Pro-choice campaigners like to say that the public must be ‘protected’ against misinformation from the pro-life side. But they themselves are guilty of spreading misinformation, for example the claim that countries such as Ireland, which have restrictive abortion regimes, have rates of abortion higher than countries with liberal regimes .
Last week, the Guttmacher Institute, a pro-abortion organisation, released a long report  which repeated this misleading claim. It is misleading for reasons I explained in a previous blog post .
The claim is very important in the context of the Irish abortion rate, because if a more restrictive law really did lead to a higher abortion rate, that would be a strong argument against our present law. But, to repeat, in respect of Western countries at any rate, the claim is false.
Guttmacher are definitively wrong with regard to Europe. No European country which has a permissive abortion law has a rate of abortion that is lower than countries with restrictive laws.
Abortion rates are complex phenomena depending on many factors. The legal status of abortion is only one of these factors and there is absolutely no evidence that liberalisation per se brings rates down.
What happened in England and Wales, for example, is quite typical: after legalisation, rates increased rapidly until a certain point and then have been fluctuating slightly. Current rates are more or less the same as 10 years ago, and are higher than 20, 30 or 40 years ago.
Something similar happened in Scotland, Spain and the Netherlands.
In the Netherlands, there has been a constant increase in the 1990s and since then rates are stable.
Abortion rates are going down worldwide, particularly in countries that are experiencing economic development.
In the Soviet Union and its satellite allies, for instance, abortion was a form of birth control and their rates were much higher than the rest of Europe. Since the collapse of Communism rates have gone down significantly. Nonetheless, the communist legacy is still present and only Poland, where the current law is quite strict, has now rates lower than the rest of Europe.
In their study, The Guttmacher Institute also perpetuate the erroneous claim that there is some causal link between the availability of contraception and lower abortion rates.
Recent research  has proved this is not the case in Nordic countries.
The same claim was presented by the Oireachtas Committee on the Eighth Amendment in their final report where they said that “the introduction or liberalising of abortion in France, Italy and Turkey had reduced the number of terminations, mainly because of post-abortion contraception”. (3.12)
The official data from the Italian Minister for Health prove the opposite.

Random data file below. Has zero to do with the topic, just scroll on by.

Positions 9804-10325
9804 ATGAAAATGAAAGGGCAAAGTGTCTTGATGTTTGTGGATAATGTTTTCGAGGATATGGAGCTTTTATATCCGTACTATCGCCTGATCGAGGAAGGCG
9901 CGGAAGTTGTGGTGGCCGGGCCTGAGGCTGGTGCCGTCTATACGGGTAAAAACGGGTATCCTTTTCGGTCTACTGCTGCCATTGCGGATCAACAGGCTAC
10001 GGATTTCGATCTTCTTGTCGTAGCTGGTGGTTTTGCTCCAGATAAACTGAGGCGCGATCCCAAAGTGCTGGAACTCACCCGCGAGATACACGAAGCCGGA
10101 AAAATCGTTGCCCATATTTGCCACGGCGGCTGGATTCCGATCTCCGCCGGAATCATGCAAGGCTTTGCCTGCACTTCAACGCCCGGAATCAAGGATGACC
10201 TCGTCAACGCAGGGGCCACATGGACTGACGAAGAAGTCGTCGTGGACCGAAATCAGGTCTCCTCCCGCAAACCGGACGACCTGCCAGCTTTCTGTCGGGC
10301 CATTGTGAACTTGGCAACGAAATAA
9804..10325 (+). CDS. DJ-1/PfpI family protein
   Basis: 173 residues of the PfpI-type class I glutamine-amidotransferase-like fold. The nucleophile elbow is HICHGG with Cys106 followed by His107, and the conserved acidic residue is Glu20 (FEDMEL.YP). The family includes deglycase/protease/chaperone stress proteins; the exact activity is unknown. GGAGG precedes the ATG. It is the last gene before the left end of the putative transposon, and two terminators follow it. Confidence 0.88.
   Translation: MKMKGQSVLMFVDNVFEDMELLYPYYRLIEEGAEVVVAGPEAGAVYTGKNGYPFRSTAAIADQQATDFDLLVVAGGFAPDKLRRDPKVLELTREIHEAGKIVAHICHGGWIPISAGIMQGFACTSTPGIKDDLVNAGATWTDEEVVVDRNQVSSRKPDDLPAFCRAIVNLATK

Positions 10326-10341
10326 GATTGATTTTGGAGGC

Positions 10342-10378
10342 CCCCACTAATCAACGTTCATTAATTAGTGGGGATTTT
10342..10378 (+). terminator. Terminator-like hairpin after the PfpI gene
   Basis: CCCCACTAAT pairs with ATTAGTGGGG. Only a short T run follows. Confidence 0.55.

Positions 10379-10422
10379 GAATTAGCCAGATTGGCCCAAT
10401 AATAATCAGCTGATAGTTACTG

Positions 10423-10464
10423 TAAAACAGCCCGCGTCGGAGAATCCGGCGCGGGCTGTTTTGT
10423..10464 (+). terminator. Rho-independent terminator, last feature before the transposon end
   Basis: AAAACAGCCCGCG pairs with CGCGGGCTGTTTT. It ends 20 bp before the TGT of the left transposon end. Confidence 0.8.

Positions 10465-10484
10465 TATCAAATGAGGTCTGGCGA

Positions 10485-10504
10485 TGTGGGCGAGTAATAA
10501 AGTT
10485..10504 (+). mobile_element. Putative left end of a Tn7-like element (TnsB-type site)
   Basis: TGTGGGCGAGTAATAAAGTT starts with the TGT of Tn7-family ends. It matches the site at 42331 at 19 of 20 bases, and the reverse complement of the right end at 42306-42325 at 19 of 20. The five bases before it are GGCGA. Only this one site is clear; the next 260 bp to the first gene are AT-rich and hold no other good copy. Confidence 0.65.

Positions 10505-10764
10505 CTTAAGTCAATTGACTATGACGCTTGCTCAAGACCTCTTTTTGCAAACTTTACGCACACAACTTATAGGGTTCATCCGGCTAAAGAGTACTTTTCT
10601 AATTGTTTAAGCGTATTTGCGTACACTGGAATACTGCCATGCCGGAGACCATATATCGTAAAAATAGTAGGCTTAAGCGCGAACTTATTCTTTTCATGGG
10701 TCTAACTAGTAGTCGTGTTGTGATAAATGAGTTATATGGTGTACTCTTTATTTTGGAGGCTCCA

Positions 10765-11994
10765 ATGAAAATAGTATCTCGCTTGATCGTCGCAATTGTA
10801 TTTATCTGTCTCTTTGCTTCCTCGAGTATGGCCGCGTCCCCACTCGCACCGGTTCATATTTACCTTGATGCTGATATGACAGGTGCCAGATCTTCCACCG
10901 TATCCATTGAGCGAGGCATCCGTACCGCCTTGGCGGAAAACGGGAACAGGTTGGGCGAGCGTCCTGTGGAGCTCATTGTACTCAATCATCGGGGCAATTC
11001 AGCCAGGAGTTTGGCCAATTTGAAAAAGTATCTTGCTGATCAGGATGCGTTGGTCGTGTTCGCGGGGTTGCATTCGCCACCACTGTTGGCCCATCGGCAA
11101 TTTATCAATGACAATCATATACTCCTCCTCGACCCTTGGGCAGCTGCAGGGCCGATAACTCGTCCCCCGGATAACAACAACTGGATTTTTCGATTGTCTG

It is true that in Italy, after a peak in the 1980s, abortion rates are going down but there is no correlation with the use of contraceptives.
Compared with the rest of Europe, access to contraception in Italy is low. Note how high the UK is in the table below, and also how high its abortion rate is (one pregnancy in every five).
According to a table from the report of the Italian Minister of Health, only 12.5% Italian women used emergency contraception (the morning-after pill), compared to 61% in the UK and 59% in Sweden. If the number of abortions went down since the 1980s is not because of contraception.
If we exclude countries with restrictive abortion laws (Ireland, Poland, Malta), Italy has among the lowest rates in Europe. Lower than the Netherlands, than the UK, significantly lower than the Scandinavian countries that are always presented as models.
So why are the Italian abortion rates significantly lower than those of countries where contraception and contraception information is more accessible?
There are many cultural and sociological factors to be considered but family structure seems to play an important role.
The official report  (p. 128) suggests that young people are somehow protected from risky behaviour as they leave their homes later, compared to other countries. Cohabitation, which means more precarious family arrangements, is also less prevalent.
Italy has also a very high percentage of conscientious objectors (more than 70% of doctors), a sign that a significant portion of society rejects abortion. (See https://ionainstitute.ie/abortion-rights-activist-target-conscientious-objection-with-false-information/ )
If the Irish Government really wants to reduce the need for abortion, they should not rely on policies that have failed elsewhere but rather promote a strong family model.